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November 1, 2013 6:50 pm
Technically we didn’t have any hatches to batten down ahead of last weekend’s storm but we took the advice to heart in any case. It’s curious because, according to the BBC, most of Britain was battening down the hatches it didn’t have.
I’ve never met anyone on land with a hatch to batten down but this is what comes of being a maritime nation. We are always being told to do things that might have seemed wise on a 32-gun man-o’-war in mid-Atlantic but are less essential in a three-bedroom semi in London. We also considered splicing the mainbrace, beating to quarters and shivering our timbers but, in the end, we simply resolved to head home early from a day out in the country, not park the car under a tree, and drop anchor in front of the TV. The next morning we surveyed the damage which, happily, amounted to a badly mauled lavender bush and an upturned recycling bin.
So for me, the most striking feature of the St Jude’s storm was the speed with which the nation moved from fear to sneer. By the middle of Monday there had been at least four storm-related deaths, but already the population that had cowered at home with bottles of Badoit and a year’s supply of John West tuna chunks was out mocking the storm for not being hard enough.
Suddenly sardonic survivors emerged to defy the weather, tweeting photos of smashed garden gnomes and upturned lawn chairs with witty comments like “I survived St Jude’s”. This apparently is what remains of the Blitz spirit; you hide in your home and then make jokes about a storm that killed other people because it did not cause enough mayhem where you live. In Edenbridge, Hounslow and Watford, where people were killed by falling trees, locals may feel the damage exceeded a few broken gnomes. Perhaps the barbs of those who were laughing the next morning would have been more impressive if they had previously tweeted something to the effect of “this storm’s rubbish, meet me at 2am under that large, diseased elm”.
As soon as the gale had passed without wrecking most of our lives, attitudes hardened; first to the weathermen, government and journalists who had us all worried; then towards rail companies which had failed to send staff out to clear the tracks in the middle of the storm. How dare they not have the 7.06am running as normal. How dare airlines ground flights, or major thoroughfares prevent us walking under wobbly cranes. Never mind that everywhere one walked there were strewn branches, felled signs and the general detritus of a storm: it’s health and safety gone mad, isn’t it? For heaven’s sake, not even Hitler stopped us walking under unsafe cranes.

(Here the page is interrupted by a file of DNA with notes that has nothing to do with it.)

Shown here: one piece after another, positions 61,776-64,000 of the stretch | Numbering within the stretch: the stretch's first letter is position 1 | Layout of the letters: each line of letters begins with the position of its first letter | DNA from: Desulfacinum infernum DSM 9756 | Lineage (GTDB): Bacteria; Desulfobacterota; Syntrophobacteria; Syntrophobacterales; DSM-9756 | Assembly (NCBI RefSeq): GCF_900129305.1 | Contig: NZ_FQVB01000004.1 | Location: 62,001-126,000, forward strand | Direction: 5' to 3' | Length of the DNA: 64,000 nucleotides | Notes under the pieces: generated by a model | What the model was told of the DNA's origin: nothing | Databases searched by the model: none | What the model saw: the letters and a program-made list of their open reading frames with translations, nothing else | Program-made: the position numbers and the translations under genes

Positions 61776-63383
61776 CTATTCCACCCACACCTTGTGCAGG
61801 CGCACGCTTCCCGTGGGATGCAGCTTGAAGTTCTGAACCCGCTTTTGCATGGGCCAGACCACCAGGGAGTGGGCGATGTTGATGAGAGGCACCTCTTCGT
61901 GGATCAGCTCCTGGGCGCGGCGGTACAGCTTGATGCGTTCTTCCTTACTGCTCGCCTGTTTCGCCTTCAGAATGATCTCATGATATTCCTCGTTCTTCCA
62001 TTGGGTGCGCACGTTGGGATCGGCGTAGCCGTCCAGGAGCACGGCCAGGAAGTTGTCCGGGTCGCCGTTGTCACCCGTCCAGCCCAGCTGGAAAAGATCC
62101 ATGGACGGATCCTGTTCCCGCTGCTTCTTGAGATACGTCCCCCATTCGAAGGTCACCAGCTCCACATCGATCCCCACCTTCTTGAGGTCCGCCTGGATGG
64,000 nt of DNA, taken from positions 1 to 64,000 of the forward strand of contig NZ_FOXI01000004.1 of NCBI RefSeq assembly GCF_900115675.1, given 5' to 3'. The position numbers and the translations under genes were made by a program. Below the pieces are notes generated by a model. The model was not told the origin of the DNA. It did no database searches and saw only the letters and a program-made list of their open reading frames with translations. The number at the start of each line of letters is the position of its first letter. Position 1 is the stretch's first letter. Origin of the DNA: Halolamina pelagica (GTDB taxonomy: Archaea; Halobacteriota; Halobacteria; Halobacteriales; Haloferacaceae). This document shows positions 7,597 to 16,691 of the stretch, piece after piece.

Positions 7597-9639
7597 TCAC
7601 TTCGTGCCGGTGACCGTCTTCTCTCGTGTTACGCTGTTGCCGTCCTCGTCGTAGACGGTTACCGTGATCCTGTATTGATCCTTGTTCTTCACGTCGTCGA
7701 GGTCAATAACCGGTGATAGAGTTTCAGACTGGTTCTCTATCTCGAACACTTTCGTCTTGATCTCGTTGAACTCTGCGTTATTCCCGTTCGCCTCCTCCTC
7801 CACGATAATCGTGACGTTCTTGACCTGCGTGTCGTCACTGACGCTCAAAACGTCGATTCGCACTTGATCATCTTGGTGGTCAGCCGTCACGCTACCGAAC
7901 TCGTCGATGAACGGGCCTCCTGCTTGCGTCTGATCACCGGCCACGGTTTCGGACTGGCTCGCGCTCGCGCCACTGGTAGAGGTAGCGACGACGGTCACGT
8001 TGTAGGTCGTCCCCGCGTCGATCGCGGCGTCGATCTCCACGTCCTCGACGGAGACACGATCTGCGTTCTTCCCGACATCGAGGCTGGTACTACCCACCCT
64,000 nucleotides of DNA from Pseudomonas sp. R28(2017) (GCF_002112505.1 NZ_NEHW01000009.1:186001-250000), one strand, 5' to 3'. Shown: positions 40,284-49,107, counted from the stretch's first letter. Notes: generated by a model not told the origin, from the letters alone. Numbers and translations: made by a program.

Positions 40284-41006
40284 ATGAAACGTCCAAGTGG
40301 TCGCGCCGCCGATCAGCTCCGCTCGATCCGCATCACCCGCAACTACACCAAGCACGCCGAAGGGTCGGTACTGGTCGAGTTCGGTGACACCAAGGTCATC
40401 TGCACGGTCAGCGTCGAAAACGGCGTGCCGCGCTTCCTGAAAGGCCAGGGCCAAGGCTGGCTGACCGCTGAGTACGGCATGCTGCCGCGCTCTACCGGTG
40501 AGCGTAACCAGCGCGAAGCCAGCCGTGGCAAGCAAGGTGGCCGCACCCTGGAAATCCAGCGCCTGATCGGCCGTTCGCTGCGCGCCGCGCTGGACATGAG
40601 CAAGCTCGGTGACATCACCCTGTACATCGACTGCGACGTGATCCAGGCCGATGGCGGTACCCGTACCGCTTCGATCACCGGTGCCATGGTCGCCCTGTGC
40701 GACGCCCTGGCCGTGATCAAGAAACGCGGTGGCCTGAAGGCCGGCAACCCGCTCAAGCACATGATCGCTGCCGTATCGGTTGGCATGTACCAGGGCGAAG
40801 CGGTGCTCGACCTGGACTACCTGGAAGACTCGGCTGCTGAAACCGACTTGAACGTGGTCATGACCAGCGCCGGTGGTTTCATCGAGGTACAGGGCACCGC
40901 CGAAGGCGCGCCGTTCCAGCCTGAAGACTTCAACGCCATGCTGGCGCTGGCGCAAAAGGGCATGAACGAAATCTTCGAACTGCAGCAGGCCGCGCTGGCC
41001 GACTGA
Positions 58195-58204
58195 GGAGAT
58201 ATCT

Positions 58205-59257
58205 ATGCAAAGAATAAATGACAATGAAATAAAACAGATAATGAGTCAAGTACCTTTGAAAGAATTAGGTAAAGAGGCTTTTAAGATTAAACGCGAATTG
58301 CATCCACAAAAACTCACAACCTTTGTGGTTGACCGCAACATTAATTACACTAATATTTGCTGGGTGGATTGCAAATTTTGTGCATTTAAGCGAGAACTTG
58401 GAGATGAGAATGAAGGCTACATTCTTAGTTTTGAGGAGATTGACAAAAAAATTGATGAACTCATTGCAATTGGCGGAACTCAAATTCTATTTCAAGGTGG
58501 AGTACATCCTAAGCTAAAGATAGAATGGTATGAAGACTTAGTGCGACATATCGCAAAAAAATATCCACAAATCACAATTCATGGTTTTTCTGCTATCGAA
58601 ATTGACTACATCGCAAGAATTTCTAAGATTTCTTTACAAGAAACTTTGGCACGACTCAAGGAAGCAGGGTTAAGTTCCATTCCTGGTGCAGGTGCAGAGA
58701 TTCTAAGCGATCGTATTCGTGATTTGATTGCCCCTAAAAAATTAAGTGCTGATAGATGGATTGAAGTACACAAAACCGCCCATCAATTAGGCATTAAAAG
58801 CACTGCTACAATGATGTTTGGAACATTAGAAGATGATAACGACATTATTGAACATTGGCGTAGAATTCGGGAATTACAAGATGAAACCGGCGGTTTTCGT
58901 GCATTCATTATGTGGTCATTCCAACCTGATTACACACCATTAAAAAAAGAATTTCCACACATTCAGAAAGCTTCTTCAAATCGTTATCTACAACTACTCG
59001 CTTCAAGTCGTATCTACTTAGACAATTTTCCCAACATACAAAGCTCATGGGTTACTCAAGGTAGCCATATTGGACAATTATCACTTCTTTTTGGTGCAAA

At home, the spawn were similarly contemptuous. What, after all, was the point of a disruptive gale in the middle of half-term? If the weather wanted to have a real impact, surely it would not have scheduled its storm for a school holiday? Even the NUT understands that much.
At work, it was as if the entire nation felt cheated of major disruption. Yes, there were power lines down and train cancellations but we were promised real chaos and, frankly, we wanted to see some of it, as long as it happened to someone else. Obviously it was all a false alarm. Claire Perry, Tory MP and now a government whip, clearly thought so, tweeting that the train companies had gone “overboard” and adding: “This is normal autumn weather. #noblitzspirit”. Perhaps she can explain the Blitz spirit to one of those families in Edenbridge, Hounslow or Watford. I’m sure they are also furious at the over-reaction to this normal autumn weather.
Whether rail companies and others over-reacted is arguable. Disruption was guaranteed and they were damned whatever they did. But either way, downplaying a storm that claimed lives seems in rather poor taste. I prefer to think the Met Office, government and emergency services helped minimise casualties by ensuring people stayed indoors – though we were unlikely to be elsewhere. It wasn’t exactly sunbathing weather.
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